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Shell extract helps rebuild pearly whites
Chemistry World ^ | 10 April 2013 | Emma Stoye

Posted on 04/12/2013 8:25:59 PM PDT by neverdem

Researchers in China have shown that the organic component of mother of pearl can help repair damaged teeth, by acting as a template for the mineralisation of tooth enamel.

Tooth enamel is made up of rod-like crystals of hydroxyapatite, a calcium phosphate mineral. It is the hardest tissue in the body, but is susceptible to erosion by food and bacterial acids. Once gone, it never naturally reforms, and cavities must be fixed using manmade materials. Methods of artificially rebuilding enamel often involve extreme temperature, pressure or pH conditions that make them impractical for clinical use.

Researchers from the Chinese Academy of Sciences and Fujian Medical University, both in Fuzhou, are working towards a more feasible solution using the natural composite, nacre (mother of pearl), from the inside of mollusc shells.

Nacre is composed of layers of aragonite, a form of calcium carbonate, separated by an organic matrix of proteins and biopolymers called the Water Soluble Matrix (WSM). The WSM acts as a template for aragonite crystal growth during nacre formation, so the researchers thought it might also be able to influence the structure of hydroxyapatite crystals in enamel. They tested this using extracted human molars that had been deliberately damaged with a strong acid.

The teeth were immersed in a solution containing the isolated nacre WSM from mussel shells, along with calcium and phosphate ions, for three days. Scanning electron microscope images revealed that hydroxyapatite crystals with the correct shape and orientation formed on the surface of the tooth. The new ‘enamel’ was also similar to the real thing in terms of smoothness and hardness. Without the WSM, the crystals that formed were randomly orientated.

‘Our study demonstrates that WSM is an effective template for hydroxyapatite remineralisation,’ says Zanyong Zhuang, one of the researchers involved. ‘It is much cheaper and easier to extract than other protein templates, and is a natural agent that would be physiologically safe in clinical restoration.’

Zhuang admits, however, that there are many other things to consider when dealing with teeth in situ. Paul Anderson from the Institute of Dentistry at Queen Mary University of London, UK, agreed that further experimentation is needed. ‘This work is intriguing,’ he says, ‘but the mechanism of enamel growth has been well studied, and the [template] mechanism proposed here seems to contradict that. Clinical enamel repair is still a very long way off.’

References

X Li et al, CrystEngComm, 2013, DOI: 10.1039/c3ce26947g


TOPICS: Business/Economy; Culture/Society; Extended News; Front Page News; Government; News/Current Events; Technical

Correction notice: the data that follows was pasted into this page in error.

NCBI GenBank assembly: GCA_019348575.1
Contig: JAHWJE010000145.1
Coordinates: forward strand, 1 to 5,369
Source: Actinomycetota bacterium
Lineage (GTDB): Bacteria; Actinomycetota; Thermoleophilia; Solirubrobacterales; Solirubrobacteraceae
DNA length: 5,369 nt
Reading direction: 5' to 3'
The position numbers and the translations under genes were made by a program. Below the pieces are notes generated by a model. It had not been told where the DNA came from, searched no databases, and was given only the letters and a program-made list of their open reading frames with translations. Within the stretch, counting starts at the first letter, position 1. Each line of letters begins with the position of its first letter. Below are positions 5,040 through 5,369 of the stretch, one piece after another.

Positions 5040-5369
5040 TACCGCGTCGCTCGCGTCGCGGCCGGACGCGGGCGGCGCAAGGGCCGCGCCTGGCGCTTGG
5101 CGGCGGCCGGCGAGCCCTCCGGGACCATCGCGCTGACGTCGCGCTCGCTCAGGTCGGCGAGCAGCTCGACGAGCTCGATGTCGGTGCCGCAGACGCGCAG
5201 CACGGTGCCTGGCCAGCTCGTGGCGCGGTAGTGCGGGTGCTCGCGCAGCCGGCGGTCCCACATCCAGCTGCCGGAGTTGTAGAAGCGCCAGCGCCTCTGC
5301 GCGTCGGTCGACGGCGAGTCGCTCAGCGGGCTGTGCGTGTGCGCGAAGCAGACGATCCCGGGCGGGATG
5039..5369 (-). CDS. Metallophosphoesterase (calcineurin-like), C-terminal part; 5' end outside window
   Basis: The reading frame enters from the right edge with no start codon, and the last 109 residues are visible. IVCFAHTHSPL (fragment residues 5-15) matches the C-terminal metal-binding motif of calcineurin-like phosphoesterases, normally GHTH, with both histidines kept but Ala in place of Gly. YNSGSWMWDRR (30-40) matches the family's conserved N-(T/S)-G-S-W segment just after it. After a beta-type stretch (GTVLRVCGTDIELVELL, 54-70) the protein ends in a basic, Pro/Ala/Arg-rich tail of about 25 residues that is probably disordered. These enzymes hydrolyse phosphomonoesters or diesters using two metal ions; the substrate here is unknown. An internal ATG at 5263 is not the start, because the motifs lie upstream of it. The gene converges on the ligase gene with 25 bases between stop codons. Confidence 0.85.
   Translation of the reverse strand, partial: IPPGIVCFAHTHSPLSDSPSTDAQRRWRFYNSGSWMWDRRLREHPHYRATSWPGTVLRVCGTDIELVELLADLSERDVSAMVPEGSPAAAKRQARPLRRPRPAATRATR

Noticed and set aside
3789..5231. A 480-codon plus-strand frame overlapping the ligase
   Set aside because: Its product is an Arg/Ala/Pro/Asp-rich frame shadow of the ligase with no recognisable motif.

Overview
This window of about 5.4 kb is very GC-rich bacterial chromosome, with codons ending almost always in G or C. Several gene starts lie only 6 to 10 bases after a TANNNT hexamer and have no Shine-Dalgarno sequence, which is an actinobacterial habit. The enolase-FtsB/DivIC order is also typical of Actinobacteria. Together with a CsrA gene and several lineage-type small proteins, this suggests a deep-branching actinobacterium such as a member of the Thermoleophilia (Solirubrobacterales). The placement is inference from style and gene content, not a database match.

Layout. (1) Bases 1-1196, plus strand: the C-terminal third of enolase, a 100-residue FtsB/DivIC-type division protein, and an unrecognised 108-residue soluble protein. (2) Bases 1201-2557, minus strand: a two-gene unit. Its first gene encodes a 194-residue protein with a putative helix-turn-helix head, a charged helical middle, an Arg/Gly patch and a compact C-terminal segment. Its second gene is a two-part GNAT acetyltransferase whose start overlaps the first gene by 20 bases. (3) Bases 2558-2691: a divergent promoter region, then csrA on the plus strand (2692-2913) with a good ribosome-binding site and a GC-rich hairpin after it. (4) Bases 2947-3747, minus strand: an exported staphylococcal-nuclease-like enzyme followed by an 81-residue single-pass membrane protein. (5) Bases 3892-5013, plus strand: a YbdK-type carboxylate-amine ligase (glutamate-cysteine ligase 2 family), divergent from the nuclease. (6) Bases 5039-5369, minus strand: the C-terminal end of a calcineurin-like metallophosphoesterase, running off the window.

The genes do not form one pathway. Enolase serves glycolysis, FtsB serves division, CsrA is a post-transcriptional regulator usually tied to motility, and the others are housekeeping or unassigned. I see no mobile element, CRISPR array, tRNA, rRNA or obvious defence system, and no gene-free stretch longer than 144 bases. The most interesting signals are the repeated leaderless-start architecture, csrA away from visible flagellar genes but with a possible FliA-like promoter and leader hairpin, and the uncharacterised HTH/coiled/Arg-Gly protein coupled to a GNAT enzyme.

KEYWORDS: enamel; health; motherofpearl; nacre; teeth; watersolublematrix
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To: Wonder Warthog

I wonder about the nacre (mother of pearl) component. I was told how fragile nacre was (on cultured and natural pearls): never expose it to acid, it will damage the surface. Can you eat a salad with vinaigrette dressing and expect to keep teeth mended with this new process?


21 posted on 04/14/2013 8:08:20 PM PDT by thecodont
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To: TribalPrincess2U
#12 & 16 - I have brushed with baking soda / #19 - baking powder = typo?

Do you have an opinion on using baking soda? - by gleeaikin


Beware - do research... Yes, it makes your teeth & mouth feel real clean & fresh.

However, one forum comment I read said that it is wearing down the enamel on your teeth, and to only use it once a week.

Ixquick the world's most private search engine - fwiw...

Baking soda teeth => There appears to be many positive responses, but I see this one:

Brushing Teeth with Baking Soda - Buzzle **
http://www.buzzle.com/articles/brushing-teeth-with-baking-soda.html - Proxy - Highlight

Brushing teeth with baking soda is touted to be the safest and the cheapest method of teeth whitening. However, chronic use of baking soda is also known to ...

"conduce wearing of teeth enamel. Benefits / Steps and Guidelines vs. Is Brushing Teeth with Baking Soda Bad? ... "

Click the Link! = ... and Vinegar / Strawberry / Hydrogen Peroxide / "baking soda doesn't kill bacteria " / more...

22 posted on 04/14/2013 10:58:52 PM PDT by Computer Central
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To: gleeaikin
Correction: Do you have an opinion on using baking soda? - by gleeaikin by TribalPrincess2U

gleeaikin - Please see post 22, for TribalPrincess2U and gleeaikin, and all.

23 posted on 04/14/2013 11:15:20 PM PDT by Computer Central
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To: thecodont
Which is another reason why including the components in toothpaste is a logical approach. You brush your teeth (hopefully) multiple times a day. You would not eat highly acidic foods nearly as often. So "repair time" should exceed "damage time" by a large factor.
24 posted on 04/15/2013 4:20:13 AM PDT by Wonder Warthog
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To: Computer Central

Thank you


25 posted on 04/15/2013 7:05:38 AM PDT by TribalPrincess2U (0bama's agenda¬óDivide and conquer seems to be working.)
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